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Marxist morphologies

A materialist critique of brute materialities, flat infrastructures, fuzzy property, and complexified cities

Michał Murawski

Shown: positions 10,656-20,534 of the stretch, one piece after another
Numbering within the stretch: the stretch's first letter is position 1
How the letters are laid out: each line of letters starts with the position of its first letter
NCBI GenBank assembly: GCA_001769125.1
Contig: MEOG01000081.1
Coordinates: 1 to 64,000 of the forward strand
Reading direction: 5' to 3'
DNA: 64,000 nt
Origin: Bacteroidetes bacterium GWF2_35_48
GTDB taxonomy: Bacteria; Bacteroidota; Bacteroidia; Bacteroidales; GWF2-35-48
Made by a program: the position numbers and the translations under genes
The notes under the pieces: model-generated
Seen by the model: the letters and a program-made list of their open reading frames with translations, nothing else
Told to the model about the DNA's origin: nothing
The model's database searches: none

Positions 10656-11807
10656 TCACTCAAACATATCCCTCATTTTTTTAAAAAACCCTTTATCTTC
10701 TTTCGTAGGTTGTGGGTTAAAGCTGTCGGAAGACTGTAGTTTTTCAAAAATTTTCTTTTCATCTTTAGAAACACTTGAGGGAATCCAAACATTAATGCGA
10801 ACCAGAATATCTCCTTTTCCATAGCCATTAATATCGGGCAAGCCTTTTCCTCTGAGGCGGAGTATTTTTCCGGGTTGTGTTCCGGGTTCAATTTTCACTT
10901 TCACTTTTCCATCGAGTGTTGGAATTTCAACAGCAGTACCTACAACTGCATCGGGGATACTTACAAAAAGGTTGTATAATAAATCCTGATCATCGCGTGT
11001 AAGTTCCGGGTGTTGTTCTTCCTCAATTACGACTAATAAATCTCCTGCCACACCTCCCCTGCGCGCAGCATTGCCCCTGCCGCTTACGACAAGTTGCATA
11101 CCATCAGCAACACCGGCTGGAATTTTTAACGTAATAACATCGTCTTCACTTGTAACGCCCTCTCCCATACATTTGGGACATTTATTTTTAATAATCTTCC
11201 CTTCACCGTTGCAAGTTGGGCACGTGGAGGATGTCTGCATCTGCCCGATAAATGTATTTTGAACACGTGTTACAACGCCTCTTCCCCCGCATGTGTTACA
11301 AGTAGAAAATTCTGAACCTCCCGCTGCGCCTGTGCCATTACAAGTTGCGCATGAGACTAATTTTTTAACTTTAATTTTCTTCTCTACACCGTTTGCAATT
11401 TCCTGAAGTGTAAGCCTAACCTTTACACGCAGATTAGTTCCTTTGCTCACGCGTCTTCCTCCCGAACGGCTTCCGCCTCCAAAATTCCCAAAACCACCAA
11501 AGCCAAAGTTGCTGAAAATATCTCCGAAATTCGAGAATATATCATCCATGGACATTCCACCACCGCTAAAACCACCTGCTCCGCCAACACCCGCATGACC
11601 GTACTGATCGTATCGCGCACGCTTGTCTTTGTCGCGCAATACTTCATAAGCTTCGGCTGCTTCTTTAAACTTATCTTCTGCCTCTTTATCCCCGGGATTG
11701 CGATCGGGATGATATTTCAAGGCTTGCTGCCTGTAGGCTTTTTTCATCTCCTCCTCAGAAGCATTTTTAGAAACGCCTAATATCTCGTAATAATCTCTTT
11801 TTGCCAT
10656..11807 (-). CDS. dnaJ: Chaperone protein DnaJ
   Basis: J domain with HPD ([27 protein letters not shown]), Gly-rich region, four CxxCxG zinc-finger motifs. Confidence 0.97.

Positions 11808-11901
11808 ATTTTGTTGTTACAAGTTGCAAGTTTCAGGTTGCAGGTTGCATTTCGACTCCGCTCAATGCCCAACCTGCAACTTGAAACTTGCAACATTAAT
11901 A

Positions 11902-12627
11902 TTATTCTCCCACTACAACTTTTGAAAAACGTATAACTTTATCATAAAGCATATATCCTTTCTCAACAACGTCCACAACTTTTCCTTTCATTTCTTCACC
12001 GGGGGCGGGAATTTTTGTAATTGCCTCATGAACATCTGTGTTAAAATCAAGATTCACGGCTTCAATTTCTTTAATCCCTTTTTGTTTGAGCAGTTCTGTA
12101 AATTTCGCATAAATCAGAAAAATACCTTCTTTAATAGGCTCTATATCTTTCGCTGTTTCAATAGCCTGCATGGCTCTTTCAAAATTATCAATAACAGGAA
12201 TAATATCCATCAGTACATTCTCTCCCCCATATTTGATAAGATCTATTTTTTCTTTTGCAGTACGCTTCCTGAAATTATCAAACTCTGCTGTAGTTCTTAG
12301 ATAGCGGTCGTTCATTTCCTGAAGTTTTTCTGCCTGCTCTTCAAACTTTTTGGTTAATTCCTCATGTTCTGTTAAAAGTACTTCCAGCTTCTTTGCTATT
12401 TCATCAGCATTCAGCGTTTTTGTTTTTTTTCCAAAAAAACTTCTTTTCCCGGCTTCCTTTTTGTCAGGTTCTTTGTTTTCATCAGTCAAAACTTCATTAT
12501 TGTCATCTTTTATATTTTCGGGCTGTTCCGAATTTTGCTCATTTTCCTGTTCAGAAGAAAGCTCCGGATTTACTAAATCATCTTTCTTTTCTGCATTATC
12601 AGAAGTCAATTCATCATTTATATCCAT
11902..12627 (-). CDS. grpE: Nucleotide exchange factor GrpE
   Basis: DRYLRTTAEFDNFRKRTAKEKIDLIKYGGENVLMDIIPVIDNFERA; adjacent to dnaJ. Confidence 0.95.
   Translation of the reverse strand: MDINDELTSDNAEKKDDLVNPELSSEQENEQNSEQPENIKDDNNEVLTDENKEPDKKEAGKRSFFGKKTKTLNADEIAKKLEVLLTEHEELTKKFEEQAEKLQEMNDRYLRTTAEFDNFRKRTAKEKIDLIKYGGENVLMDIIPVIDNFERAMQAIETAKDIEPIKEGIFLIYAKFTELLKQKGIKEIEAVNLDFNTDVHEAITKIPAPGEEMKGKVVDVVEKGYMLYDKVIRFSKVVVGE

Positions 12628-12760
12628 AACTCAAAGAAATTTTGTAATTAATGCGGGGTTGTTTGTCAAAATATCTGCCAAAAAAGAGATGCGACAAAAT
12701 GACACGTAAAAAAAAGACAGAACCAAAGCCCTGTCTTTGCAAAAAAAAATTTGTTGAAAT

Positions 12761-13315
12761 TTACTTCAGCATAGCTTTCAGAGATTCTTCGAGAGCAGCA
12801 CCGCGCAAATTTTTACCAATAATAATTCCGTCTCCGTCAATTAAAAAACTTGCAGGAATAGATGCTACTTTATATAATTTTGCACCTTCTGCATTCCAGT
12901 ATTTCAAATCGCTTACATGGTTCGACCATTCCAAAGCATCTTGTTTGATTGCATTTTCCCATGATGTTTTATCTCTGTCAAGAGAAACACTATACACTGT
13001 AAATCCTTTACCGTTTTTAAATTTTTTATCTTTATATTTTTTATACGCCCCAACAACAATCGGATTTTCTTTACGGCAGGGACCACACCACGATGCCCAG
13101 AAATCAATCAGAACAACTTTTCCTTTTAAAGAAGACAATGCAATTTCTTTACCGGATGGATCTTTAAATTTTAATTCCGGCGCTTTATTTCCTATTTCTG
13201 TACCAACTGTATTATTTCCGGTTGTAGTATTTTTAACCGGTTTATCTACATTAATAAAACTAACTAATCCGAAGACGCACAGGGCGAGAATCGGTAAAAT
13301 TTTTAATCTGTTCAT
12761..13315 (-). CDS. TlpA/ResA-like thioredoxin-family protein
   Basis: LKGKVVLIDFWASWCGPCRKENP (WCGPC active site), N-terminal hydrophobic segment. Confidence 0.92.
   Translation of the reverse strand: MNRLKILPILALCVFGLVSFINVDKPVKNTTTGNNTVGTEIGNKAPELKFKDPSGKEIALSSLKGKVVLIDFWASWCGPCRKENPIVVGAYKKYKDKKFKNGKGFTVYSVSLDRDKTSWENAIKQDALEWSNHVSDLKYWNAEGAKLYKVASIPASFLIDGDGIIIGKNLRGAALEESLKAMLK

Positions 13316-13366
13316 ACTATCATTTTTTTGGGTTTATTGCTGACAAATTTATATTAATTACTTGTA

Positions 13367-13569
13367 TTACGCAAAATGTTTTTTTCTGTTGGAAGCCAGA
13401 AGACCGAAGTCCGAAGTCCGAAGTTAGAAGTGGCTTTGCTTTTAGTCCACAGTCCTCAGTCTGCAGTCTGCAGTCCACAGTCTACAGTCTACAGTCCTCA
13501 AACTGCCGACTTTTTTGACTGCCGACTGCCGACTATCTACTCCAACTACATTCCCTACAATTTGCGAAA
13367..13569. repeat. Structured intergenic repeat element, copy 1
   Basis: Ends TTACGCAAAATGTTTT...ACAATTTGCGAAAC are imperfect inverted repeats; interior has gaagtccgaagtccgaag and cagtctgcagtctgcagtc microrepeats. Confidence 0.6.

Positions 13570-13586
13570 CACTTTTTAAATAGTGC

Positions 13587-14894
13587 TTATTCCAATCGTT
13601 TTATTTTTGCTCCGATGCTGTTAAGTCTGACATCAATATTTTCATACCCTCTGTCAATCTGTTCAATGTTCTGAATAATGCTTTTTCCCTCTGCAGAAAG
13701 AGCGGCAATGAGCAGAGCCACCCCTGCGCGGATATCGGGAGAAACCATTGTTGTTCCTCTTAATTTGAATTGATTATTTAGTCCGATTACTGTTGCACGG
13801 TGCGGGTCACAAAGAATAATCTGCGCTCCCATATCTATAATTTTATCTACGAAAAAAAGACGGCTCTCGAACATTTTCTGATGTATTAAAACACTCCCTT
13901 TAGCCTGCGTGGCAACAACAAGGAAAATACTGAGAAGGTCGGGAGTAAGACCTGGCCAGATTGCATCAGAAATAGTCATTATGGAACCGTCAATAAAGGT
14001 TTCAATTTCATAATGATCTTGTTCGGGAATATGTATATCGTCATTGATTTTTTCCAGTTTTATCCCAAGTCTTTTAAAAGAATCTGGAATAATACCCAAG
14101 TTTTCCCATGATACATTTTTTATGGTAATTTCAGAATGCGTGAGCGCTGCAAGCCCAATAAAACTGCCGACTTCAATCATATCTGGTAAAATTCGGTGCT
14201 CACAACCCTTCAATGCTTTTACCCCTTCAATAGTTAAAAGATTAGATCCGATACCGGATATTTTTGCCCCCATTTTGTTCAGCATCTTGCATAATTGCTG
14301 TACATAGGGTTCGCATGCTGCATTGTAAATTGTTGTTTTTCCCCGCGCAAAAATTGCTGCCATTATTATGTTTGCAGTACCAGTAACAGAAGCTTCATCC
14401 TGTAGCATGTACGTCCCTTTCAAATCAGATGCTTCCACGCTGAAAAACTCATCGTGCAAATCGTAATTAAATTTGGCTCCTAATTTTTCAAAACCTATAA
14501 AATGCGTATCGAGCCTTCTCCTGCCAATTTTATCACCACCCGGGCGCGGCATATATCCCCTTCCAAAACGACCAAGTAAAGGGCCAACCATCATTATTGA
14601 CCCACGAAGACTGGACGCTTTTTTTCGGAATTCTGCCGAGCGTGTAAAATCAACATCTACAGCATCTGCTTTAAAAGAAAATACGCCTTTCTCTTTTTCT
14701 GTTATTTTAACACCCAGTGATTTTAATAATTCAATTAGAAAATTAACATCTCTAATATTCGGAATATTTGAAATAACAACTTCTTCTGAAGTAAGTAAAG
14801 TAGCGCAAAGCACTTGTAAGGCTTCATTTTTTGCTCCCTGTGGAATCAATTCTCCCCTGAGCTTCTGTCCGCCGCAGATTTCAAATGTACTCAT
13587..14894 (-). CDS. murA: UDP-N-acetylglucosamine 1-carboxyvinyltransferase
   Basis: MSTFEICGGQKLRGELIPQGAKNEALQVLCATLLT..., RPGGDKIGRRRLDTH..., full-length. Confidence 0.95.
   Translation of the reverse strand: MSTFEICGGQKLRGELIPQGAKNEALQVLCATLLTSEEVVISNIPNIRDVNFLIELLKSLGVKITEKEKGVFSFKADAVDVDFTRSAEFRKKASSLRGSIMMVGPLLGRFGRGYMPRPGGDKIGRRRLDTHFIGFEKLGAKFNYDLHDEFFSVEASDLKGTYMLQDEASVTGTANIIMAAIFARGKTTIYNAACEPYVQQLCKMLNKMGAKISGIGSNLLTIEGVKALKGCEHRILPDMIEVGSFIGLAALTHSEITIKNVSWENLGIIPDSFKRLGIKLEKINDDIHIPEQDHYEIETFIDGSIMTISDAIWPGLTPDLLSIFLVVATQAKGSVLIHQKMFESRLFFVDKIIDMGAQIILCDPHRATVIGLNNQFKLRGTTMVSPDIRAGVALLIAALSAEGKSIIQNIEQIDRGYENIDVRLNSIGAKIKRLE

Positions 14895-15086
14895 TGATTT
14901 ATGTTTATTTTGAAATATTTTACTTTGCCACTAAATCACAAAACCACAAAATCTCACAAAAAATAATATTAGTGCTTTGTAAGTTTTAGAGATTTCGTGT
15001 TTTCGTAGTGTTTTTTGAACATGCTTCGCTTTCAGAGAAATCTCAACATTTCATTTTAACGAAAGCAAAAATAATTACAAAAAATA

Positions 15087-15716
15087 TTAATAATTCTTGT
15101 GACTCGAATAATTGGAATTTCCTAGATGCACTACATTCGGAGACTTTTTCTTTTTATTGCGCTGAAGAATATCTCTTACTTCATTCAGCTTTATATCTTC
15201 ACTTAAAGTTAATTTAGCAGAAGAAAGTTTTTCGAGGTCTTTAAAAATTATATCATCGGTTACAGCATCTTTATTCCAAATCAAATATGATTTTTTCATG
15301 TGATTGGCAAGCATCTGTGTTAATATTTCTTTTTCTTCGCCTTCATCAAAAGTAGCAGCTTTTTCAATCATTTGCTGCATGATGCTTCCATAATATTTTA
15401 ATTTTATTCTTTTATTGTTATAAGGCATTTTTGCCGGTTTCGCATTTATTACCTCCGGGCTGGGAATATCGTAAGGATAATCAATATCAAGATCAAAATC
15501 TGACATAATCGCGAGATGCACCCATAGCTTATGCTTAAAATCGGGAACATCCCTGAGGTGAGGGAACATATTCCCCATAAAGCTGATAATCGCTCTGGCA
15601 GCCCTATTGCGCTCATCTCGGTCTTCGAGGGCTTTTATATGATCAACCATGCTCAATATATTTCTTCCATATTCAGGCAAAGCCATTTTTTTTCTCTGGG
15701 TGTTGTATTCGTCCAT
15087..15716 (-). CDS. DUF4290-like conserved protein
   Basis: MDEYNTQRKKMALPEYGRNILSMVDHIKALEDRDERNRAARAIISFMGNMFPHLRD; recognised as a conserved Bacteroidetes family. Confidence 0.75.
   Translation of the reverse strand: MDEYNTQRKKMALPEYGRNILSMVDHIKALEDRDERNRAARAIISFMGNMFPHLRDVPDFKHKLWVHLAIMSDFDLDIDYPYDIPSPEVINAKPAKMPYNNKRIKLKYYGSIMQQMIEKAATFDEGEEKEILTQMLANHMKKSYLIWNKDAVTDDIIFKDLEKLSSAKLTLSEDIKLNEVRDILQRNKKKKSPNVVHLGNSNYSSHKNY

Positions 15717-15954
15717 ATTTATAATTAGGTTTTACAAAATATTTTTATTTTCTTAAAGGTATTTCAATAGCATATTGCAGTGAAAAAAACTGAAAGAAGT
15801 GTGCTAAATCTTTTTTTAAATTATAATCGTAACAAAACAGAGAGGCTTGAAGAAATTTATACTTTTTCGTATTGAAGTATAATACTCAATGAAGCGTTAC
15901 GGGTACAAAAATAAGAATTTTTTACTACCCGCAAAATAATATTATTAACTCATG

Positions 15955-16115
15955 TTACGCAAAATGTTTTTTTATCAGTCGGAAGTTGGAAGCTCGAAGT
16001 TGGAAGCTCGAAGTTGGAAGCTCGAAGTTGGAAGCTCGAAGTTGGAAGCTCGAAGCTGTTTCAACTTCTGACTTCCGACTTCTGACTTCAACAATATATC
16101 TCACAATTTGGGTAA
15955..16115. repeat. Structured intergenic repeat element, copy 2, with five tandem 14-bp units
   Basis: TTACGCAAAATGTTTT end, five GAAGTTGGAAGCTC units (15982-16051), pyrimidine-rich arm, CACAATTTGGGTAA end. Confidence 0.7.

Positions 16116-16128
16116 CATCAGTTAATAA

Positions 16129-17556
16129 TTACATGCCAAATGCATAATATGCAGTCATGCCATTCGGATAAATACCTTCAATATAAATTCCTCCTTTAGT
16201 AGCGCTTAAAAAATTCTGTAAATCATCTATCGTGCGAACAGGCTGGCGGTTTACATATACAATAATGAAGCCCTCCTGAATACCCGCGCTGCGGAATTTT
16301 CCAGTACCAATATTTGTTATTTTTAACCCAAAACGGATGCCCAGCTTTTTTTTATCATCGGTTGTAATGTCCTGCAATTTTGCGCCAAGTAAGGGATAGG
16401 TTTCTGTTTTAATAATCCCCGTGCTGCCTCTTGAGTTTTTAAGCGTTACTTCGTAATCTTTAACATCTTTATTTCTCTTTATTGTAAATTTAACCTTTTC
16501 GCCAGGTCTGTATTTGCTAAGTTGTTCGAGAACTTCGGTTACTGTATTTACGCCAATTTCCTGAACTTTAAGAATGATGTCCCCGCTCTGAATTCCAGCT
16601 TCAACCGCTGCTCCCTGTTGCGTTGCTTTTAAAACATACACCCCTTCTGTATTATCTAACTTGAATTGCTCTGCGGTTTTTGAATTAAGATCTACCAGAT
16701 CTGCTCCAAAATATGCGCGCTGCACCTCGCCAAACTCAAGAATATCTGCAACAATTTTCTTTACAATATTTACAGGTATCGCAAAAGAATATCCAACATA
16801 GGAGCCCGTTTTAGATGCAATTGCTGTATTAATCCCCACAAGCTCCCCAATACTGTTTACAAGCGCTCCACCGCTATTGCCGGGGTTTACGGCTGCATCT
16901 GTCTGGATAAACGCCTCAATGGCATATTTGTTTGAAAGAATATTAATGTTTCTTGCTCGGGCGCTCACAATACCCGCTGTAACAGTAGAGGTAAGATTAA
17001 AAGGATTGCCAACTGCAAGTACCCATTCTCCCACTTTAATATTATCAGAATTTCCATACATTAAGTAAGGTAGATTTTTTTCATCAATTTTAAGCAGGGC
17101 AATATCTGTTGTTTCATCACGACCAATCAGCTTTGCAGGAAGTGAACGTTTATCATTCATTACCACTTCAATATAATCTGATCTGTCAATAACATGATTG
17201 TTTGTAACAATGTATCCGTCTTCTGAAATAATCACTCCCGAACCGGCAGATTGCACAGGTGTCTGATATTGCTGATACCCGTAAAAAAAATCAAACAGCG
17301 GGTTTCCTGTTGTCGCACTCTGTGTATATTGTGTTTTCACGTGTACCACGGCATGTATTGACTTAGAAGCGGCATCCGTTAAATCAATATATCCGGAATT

This article critiques assumptions made by urban anthropologists and other scholars of cities, focusing on currently fashionable theories of infrastructure, materiality, and complexity. It problematizes how scholarship informed by actor-network theory, assemblage theory and other varieties of (post)postmodernism uses morphological optics and metaphors to represent social life, the material world, and existence itself as necessarily “flat,” “complex” or “fuzzy.” As a corrective, it proposes reorienting our social morphologies with reference to a Marxist notion of infrastructure, founded on a dynamic understanding of the relationship between determining economic base and determined superstructure. It constructs its theoretical edifice with reference to the remaking of post-1945 Warsaw as a socialist city through property expropriation and monumental architectural and planning works, and post-1989 attempts to unmake its socialist character through property reprivatization and unplanning.